A zen moment is required, an awareness-raising and well-being exercise, to bring them mindfulness. If they survive intact for another nine hundred years or more. 

And before that, they need a holiday, some rest and rehabilitation. That would be for at least a decade in human time. 

Productive for a thousand years 

Just the notion of trying to think of lifetimes helps to understand what is needed to sustain the land for long-term production. Imagine thinking of the farm not as something owned and passed down to the children but has to be intact for dozens of human generations. 

A hundred human lifetimes and that farm will go through plenty of ups and downs and changes in context. The interesting moral conundrum presents to the current owners possessing a partying adolescent addicted to fossil fuel inputs. 

Do the farmers realize that as they pass into their own dotage, they’re actually looking after an adolescent? 

We suspect not. 

We suspect that landholders know that the farm will be there after they die. But perhaps their priority is the state they leave it in for their own offspring. Their sons and daughters they hope will come back from the cities and take over the family legacy. 

Photo by Amit Mishra on Pexels

There are at least 570 million farms in the world and most of them get passed down to the next generation.  

So who should be thinking about a farm as having a long productive life?

There is a role for the farmer. 

Owner, tennant or custodian the decisions the farmer makes on a day-to-day basis affect the lifestyle and longevity of the farm. 

The farmer is the one present and with the investment of time and money to manage the land for his livelihood, family and legacy. 

There is a role for government. 

Public policy should have the capacity to look longer than the lifetime of the ownership cycle. The challenge of course is that governments have a short lifetime, almost mayfly length. Politicians struggle to look beyond the next election cycle. 

This is why the planning departments are hived off into a little silo on their own. This helps protect them to some extent from the temptation that the politicians would have to leverage their decisions for their own short-term advantage. Not that that doesn’t happen, but you can see the problem.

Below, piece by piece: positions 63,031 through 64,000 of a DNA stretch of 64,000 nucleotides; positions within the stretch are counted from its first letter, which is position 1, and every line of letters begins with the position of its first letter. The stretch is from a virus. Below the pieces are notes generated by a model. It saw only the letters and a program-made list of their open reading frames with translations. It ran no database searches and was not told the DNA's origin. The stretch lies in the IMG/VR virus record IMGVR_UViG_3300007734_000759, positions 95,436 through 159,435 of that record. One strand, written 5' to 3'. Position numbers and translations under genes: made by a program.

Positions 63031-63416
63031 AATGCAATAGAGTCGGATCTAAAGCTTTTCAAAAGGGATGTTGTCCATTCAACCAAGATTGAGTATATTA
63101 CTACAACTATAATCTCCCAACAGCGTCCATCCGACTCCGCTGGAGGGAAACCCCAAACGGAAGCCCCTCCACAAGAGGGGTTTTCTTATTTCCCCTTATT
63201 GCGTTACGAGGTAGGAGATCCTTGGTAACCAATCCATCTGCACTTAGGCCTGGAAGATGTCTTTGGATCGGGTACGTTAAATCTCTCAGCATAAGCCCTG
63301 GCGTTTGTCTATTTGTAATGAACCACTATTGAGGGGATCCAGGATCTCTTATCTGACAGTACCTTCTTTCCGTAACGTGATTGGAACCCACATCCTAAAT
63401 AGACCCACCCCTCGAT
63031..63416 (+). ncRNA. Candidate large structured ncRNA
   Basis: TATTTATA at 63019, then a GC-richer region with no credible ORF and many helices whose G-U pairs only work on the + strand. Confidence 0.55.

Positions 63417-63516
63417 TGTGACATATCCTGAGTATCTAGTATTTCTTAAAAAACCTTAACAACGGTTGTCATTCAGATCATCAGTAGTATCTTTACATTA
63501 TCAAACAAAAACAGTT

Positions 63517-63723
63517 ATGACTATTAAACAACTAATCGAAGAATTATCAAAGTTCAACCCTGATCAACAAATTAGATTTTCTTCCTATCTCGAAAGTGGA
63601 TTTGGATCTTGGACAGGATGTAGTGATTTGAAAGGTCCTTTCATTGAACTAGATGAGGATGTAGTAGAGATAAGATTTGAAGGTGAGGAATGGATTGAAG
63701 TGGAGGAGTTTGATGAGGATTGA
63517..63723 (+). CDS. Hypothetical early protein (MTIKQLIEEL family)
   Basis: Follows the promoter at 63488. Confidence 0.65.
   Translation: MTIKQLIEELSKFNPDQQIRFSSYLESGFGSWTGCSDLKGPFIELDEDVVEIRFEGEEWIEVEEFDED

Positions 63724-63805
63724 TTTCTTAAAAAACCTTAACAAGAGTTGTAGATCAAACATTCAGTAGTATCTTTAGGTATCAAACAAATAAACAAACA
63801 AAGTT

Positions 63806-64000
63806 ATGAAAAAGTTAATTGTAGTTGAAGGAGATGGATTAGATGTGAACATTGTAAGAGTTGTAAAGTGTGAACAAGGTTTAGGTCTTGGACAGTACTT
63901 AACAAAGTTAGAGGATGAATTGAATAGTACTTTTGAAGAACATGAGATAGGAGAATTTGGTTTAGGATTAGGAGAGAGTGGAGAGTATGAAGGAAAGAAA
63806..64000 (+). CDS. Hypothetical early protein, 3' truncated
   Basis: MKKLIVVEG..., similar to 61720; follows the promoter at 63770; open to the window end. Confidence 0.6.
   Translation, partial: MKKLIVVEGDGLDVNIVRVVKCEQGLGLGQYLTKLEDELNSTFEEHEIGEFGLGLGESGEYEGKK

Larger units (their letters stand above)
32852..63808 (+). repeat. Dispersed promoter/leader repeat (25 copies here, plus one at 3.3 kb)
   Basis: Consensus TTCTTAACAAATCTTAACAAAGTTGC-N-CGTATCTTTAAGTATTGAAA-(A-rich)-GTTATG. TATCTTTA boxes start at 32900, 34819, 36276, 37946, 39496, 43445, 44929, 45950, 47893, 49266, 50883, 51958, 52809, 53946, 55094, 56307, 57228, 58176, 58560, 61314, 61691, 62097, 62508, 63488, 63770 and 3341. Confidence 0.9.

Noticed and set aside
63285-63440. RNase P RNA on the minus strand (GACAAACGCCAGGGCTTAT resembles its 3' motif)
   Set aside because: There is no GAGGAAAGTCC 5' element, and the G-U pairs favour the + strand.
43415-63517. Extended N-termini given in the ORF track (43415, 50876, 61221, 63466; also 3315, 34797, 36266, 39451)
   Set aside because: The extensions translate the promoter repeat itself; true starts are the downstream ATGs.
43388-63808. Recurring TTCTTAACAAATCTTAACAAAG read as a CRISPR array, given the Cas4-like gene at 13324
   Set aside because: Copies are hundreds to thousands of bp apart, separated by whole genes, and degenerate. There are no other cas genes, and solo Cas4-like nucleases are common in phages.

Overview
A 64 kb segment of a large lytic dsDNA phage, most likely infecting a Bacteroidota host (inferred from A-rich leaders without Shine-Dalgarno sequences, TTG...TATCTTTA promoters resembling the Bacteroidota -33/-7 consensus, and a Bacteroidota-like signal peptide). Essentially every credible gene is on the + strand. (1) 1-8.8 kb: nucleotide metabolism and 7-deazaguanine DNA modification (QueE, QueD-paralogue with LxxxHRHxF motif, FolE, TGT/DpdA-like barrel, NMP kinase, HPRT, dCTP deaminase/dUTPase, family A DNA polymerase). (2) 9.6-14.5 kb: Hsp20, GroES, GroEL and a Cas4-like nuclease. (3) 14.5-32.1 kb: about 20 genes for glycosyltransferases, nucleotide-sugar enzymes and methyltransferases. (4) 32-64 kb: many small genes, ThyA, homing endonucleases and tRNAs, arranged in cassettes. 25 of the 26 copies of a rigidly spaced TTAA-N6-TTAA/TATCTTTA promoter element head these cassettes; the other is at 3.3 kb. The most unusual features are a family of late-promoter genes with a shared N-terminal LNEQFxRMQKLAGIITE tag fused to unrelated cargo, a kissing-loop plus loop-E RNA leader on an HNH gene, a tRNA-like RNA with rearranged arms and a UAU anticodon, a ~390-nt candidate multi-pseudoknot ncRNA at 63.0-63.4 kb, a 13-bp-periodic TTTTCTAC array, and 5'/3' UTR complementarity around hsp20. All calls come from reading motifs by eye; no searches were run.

Decisions for the long lifetime of landholding are extremely challenging for governments. So much so that they barely even recognise such a timeframe. 

There is a role for scientists. 

Science is supposed to be objective and has the luxury of a long view, at least for those scientists trying to understand nature. 

Ecologists are more comfortable with time frames that extend to the lifetime of the oldest organisms in the habitat, but they are human. They can struggle with the thousand-year timeframe equivalent to multiple generations of the longest-lived animals.  

What science does have is the ability to abstract. Models, especially scenario analysis, can backcast and forecast in ecological and even evolutionary time. This capability is essential.

There is a role for everyone else.

We could leave all the thinking for the long game to the farmers and the people who define the social context of farming. Only that is abdication because every person on earth consumes food.

It is just as crucial for the people who eat the produce from the millions of farms worldwide to think about the lifetime of those farms. Our decisions on what we eat will change if we do.

What sustainably FED suggests

What sustainably FED asks in this anecdote about farm life is the need to look long. 

The solutions to meet our current demand for food and well-being and maintain that for humanity to pass through its demographic transition and still have natural capital left must have the long view.

Modern humans are believed to have evolved around 300,000 years ago and emerged from the African savannas to travel around the world, essentially becoming the only bipedal primate that survives on all continents by about 100,000 years ago. 

So humanity as a species lived its early childhood on the plains of Africa and then went on its gap year around the world and stayed.

Humanity might want its reproductive years to lie ahead, middle age and retirement to look forward to and make it to the million-year average for a mammal species. 

A thousand years for a landholding is not even a blink in the remaining time of Homo sapiens as a species if the average is what we will achieve. 

But unlike our psyche, which believes we’re above average at everything, humanity is on track to being one of those very short-lived animals unable to adapt to an environment that changed because of what we have done. 

As individuals, why should we care less? We have done our bit as long as we leave our house to our children. Unfortunately, that is actually how we treat the world at the moment. As though our four score and ten human lifetimes were all that mattered. 

And maybe that’s true, maybe in our universe, self is the one thing that matters. 

In the end 

Astrophysicists predict that the sun will follow its lifetime, expand and absorb the inner planets’ orbits. The earth will be consumed by the sun in roughly 7.5 billion years. 

Humanity won’t be there to see any of that. Not in our wildest dreams will we live that long? As a species or anything else. 

Exactly how long Homo sapiens persists is dependent on what we do now. Our future is dependent on thinking in lifetimes that are beyond our own.

Look long and prosper.

Hero image from photo by Daniel Sinoca on Unsplash


Mark is an ecology nerd who was cursed with an entrepreneurial gene and a big picture view making him a rare beast, uncomfortable in the ivory towers and the disconnected silos of the public service. Despite this he has made it through a 40+ year career as a scientist and for some unknown reason still likes to read scientific papers.